I couldn't help but to think that the film is receiving this flak because of the strong anti-Abhishek sentiment, with many feeling that Abhi hadn't been aggressive enough in the film. But, thats the whole point of the film. That precisely is the USP of the film. Roshan is not a participant, the entire film is a journey through Roshan's eyes as to how he transformed from a mere observer of the society and later on became an active participant. He may not be your regular society-changing hero, but that is exactly Rakesh's intentions in this film. To just show to the audiences what he himself had seen through his eyes.
The film's theme is also very self-reflective. The only major metaphor of the film is about self-reflection. It is a direct satire commentary- sending a clear message that we fail to look in the mirrors to see the evil and good inside us, and instead we believe that God will do the good, and that your neighbor or the person across the street is the evil element. It may had made some feel uncomfortable watching this film as well, as it prompts you to take a look in the mirror. One need not take a long, hard look to understand the so-called 'too metaphorical' way in which this film has been done. Yes, there is a metaphor, but its a well done metaphor, not one that is difficult to comprehend or one which is too abstract.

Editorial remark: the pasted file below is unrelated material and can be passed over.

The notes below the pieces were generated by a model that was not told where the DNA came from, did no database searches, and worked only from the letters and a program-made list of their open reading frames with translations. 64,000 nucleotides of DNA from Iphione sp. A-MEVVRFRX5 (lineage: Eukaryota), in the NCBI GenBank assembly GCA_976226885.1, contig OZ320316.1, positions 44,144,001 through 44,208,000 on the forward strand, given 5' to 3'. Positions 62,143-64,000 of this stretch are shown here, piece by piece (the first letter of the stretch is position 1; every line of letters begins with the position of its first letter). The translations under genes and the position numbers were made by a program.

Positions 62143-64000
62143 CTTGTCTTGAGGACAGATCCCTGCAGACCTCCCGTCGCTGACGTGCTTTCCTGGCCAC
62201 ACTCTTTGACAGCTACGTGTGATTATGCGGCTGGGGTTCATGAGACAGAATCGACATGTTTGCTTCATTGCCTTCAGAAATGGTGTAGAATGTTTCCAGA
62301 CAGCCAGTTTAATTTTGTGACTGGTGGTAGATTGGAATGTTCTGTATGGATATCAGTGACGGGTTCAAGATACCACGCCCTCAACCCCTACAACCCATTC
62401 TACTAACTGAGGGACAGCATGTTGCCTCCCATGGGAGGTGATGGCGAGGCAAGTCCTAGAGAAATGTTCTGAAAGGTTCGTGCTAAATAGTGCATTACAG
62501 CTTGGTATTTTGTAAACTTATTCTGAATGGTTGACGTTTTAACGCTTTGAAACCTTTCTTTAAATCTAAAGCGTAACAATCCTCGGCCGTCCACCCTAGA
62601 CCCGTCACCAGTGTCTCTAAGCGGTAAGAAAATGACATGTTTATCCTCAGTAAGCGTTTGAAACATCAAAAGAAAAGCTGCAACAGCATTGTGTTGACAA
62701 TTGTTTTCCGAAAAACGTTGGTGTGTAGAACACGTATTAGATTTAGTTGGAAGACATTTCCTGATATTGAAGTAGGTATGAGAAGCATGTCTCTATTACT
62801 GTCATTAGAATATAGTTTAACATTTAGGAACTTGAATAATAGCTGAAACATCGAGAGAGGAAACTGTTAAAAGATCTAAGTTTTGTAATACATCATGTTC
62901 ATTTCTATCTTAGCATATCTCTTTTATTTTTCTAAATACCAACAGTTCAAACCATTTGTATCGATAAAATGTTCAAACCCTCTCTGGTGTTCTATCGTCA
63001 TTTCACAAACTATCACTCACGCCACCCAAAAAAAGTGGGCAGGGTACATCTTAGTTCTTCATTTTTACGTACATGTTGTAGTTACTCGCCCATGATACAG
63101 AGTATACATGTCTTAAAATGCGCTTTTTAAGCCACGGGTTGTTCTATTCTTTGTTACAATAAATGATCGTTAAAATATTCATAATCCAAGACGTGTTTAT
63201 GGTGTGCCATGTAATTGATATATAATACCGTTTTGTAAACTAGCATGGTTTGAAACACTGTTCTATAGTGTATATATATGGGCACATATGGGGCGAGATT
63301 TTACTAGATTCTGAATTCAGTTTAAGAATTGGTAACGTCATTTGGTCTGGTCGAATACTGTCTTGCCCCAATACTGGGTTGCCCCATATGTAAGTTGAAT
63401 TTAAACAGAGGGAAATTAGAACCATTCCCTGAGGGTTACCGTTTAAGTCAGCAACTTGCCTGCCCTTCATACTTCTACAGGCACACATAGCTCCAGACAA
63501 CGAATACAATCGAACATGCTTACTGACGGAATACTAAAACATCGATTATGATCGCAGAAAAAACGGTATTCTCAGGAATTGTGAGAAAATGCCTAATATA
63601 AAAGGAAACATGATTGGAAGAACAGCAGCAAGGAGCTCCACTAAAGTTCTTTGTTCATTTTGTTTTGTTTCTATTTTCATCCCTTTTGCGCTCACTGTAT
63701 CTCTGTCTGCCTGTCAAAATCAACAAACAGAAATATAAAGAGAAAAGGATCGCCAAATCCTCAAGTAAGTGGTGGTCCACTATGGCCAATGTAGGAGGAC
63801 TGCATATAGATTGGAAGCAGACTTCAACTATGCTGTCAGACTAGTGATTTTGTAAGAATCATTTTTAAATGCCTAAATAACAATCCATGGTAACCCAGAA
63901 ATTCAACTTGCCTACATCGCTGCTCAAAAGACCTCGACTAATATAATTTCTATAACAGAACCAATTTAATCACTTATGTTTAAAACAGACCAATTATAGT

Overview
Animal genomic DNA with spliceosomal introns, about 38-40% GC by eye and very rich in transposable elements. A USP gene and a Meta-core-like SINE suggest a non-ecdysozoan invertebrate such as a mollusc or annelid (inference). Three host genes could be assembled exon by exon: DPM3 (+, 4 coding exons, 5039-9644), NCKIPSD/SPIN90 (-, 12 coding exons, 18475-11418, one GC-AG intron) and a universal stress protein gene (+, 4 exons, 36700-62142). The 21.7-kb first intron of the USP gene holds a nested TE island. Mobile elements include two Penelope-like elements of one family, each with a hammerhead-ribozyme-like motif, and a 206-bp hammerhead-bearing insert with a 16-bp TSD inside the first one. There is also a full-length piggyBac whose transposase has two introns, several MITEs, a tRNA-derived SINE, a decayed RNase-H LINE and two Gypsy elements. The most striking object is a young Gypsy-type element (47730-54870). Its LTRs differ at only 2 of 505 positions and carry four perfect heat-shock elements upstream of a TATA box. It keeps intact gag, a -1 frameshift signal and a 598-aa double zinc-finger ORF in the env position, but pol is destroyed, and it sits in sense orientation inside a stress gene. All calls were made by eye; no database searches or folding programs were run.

Admittedly, the film does have its flaws, editing could have been slicker to say the least, there are parts which simply drag the length beyond much necessity- but here I have to credit Binod Pradhan for capturing the essence of Delhi. The last time I was transported to a location in which a film is based on was in the 2006 Tamil film Paruthi Veeran, which took me to the dry, dusty, vast open village in Madurai, and Delhi 6 follows suit. I was at Chandi Chowk, or to put it simply, I felt like I was transported to Delhi 6 myself with Binod's camera-work capturing everything about the city.